Rating (Out of 5): ~3.5-4
Genre: YA Contemporary Romance
Publisher: Harlequin Teen
Release Date: March 29, 2016
Buy it here: Amazon. Barnes and Noble. Book Depository. Powells.
Teaser Tuesday. Wishlist Thursday.
One moment of recklessness will change their worlds.
Smart. Responsible. That's seventeen-year-old Breanna's role in her large family, and heaven forbid she put a toe out of line. Until one night of shockingly un-Breanna-like behavior puts her into a vicious cyber-bully's line of fire—and brings fellow senior Thomas "Razor" Turner into her life.
Razor lives for the Reign of Terror motorcycle club, and good girls like Breanna just don't belong. But when he learns she's being blackmailed over a compromising picture of the two of them—a picture that turns one unexpected and beautiful moment into ugliness—he knows it's time to step outside the rules.
And so they make a pact: he'll help her track down her blackmailer, and in return she'll help him seek answers to the mystery that's haunted him—one that not even his club brothers have been willing to discuss. But the more time they spend together, the more their feelings grow. And suddenly they're both walking the edge of discovering who they really are, what they want, and where they're going from here.
I like this cover. I think it's pretty, though not particularly eye-catching. It goes with the first book in the series well. And instead of showing the romance in the book, it's showing a different part of the book, but a very important side as well. I do like that the bridge is actually an important setting.
“There are lies in life we accept. Whether it’s for the sake of ignorance, bliss or, in my case, survival, we all make our choices.” (Hardback, pg. 7)
“Everyone says the same thing: Breanna’s smart, she’s quiet. On the inside, I’m not at all quiet. Most of the time, I’m screaming.” (Pg. 14)
“Home is supposed to be safe. Home is supposed to be the one place you can go and know that the horrible things people say to you won’t be said to you there. It should be that place that forms a protective shield and it’s okay to be quirky and messed up and… and… accepted.” (Pg. 354)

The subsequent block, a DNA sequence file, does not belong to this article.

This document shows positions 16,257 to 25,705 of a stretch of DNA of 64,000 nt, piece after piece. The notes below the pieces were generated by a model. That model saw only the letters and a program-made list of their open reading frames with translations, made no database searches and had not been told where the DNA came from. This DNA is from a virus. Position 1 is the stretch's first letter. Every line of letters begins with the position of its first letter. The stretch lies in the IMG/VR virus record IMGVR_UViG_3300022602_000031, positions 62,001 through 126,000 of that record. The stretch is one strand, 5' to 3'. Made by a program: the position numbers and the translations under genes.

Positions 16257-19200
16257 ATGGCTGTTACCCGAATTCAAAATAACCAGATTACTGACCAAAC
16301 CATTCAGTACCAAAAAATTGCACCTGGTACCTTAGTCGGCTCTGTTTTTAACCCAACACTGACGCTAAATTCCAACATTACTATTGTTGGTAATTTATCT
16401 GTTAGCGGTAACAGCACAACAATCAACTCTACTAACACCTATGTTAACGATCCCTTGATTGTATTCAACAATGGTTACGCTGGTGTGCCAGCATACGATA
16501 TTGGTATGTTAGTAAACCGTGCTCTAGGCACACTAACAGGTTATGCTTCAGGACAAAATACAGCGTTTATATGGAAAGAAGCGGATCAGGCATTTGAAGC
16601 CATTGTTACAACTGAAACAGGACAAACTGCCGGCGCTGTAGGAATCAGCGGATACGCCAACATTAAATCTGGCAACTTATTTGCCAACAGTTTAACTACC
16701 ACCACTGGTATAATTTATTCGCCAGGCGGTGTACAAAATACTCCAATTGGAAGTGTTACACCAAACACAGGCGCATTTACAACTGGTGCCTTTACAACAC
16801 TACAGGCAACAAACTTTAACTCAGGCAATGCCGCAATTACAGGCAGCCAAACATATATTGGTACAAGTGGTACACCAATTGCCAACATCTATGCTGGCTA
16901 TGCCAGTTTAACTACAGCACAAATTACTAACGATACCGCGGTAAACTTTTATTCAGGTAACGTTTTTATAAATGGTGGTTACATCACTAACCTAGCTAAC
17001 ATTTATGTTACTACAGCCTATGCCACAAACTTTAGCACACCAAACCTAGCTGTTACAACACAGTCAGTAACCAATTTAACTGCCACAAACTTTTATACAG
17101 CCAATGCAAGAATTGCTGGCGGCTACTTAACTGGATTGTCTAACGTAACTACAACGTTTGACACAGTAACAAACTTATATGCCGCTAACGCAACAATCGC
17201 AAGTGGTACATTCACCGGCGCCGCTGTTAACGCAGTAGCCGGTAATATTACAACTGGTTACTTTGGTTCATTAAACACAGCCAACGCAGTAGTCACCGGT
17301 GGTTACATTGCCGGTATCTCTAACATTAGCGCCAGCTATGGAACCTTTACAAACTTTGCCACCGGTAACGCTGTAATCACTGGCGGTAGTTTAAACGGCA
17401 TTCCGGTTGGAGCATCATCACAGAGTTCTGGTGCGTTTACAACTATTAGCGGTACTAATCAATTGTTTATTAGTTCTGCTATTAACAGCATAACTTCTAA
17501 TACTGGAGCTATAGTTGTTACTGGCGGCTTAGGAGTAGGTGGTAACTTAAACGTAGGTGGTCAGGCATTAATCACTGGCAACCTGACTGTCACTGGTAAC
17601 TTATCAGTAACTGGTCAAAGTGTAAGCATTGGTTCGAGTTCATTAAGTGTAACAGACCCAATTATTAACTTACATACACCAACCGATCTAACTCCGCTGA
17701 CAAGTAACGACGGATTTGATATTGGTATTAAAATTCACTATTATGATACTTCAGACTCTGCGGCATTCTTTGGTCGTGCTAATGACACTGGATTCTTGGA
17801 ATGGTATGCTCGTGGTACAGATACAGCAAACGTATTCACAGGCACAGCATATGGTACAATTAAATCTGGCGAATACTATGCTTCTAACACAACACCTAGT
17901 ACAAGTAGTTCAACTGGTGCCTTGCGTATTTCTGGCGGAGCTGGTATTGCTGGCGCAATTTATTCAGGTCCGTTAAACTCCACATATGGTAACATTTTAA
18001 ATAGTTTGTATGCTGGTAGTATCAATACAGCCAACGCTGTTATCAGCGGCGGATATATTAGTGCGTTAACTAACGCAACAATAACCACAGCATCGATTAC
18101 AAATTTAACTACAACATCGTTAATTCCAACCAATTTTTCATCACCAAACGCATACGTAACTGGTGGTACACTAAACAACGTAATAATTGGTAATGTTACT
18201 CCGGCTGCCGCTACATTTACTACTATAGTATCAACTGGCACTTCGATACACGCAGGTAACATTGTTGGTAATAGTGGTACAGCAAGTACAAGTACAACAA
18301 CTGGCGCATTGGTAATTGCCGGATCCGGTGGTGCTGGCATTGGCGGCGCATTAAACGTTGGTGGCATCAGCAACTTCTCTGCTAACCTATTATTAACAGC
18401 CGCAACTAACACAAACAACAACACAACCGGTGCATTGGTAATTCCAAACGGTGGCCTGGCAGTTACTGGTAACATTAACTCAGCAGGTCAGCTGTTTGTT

I did enjoy this book more than the previous one. But it’s not one of my favorites.
I liked Breanna and Razor’s story, and their attraction. Breanna has always been the good girl, and she wants to have a little adventure, she wants to push for more. She’s too smart for her school, and she’s being forced to take care of her siblings instead of going to a better school. And then there’s Razor, who lives adventure and recklessness. He’s looking for answers to what really caused his mothers death.
Their chemistry was nice, and I enjoyed seeing their relationship form. There are definite difficulties, since everyone in town fears the Terror motorcycle gang and especially Razor, so people keep trying to force them apart.
My biggest fault with this series is the motorcycle club. Sometimes I understand the appeal—having a group of people who are there for each other and understand each other—but I also hate the closed-mindedness of it. It’s only men, and the women are seen on the side and don’t hold much power at all. And the way everything is a secret and no one can know anything. It was hard to see why they thought Razor could trust them when they wouldn’t tell him a single thing about his mother. It just frustrates me so much.
This series is just okay for me right now. I’m sure I’ll be picking up the next one, because I usually enjoy McGarry’s stories. I do want to see Addison’s story. I’ll be more excited when she starts a new series though, because motorcycle gangs are just not my thing.